I find myself frequently lamenting the decline of civility and good manners. There are some temp workers in my office building who have yet to figure out that letting passengers off of the elevator before you pile in is not only polite, but common sense. When we went to see the Nutcracker people were coming in a full 15 minutes after the performance began, never mind that floor seats started at $50. And at the twins' orchestra concert I received an unbelievably rude response from an grandfatherly type when I politely asked him to quit talking during the performances.
So I don't have great expectations from the general public. But I do expect better from attorneys in a deposition. I guess those expectations are misplaced, too.
I spent three days last week in depositions in a big multi-party case. The room was packed with lawyers. On the second day, one older lawyer asked another attorney if he could borrow her laptop to check on something during a break. She generously agreed, and he proceeded to dominate her laptop during the rest of the deposition. The third day he again commandeered her laptop. And then he started talking. Through the entire deposition, while the poor court reporter was trying to focus and take down the testimony of the deponent. At one point he took a phone call right in the middle of the deposition--without bothering to get up and leave! All the while typing as loudly as humanly possible on the laptop that wasn't his.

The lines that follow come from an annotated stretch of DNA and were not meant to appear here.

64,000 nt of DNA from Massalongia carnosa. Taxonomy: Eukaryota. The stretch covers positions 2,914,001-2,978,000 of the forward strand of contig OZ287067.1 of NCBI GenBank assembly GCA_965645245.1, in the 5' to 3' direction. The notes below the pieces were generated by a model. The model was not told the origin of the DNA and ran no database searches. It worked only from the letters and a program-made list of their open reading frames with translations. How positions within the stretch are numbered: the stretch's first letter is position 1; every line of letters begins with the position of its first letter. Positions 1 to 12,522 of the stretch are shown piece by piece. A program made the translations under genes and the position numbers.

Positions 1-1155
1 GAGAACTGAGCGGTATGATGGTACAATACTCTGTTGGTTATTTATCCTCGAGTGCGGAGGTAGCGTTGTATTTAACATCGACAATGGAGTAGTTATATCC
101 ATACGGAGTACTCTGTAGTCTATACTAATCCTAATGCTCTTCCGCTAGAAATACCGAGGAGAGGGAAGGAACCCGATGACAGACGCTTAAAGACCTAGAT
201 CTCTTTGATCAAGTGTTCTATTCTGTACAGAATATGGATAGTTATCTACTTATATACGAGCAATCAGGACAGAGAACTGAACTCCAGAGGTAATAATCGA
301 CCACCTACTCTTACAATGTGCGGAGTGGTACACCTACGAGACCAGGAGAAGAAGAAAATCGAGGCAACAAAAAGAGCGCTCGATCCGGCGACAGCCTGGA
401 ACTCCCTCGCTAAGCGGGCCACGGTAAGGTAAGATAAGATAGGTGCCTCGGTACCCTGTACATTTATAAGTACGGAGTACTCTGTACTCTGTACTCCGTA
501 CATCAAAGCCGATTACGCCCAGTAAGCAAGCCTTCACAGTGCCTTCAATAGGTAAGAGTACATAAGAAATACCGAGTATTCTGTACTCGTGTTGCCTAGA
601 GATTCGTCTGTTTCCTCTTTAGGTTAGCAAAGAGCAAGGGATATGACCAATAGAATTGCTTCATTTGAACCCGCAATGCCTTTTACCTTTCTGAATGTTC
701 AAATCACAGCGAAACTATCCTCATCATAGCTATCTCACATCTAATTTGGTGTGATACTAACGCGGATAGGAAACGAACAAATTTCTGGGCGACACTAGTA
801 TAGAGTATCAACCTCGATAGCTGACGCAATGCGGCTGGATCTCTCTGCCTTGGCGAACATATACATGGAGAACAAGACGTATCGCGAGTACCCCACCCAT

He was oblivious to the shaking heads and pointed looks directed at him, and I was surprised nobody said anything. (I was close to it, but I didn't want to further disturb the questioning.)
At the end of the day he thanked the lawyer from whom he had borrowed the laptop for allowing him to ensure he got his desired tee time! She asked if he was going to bring his own laptop to the next round of depos, but he said it was too much trouble. Of course it's much easier to just take over someone else's stuff.
Honestly, my children behave better than this "professional" who was obsessing over his golf game on his client's dime.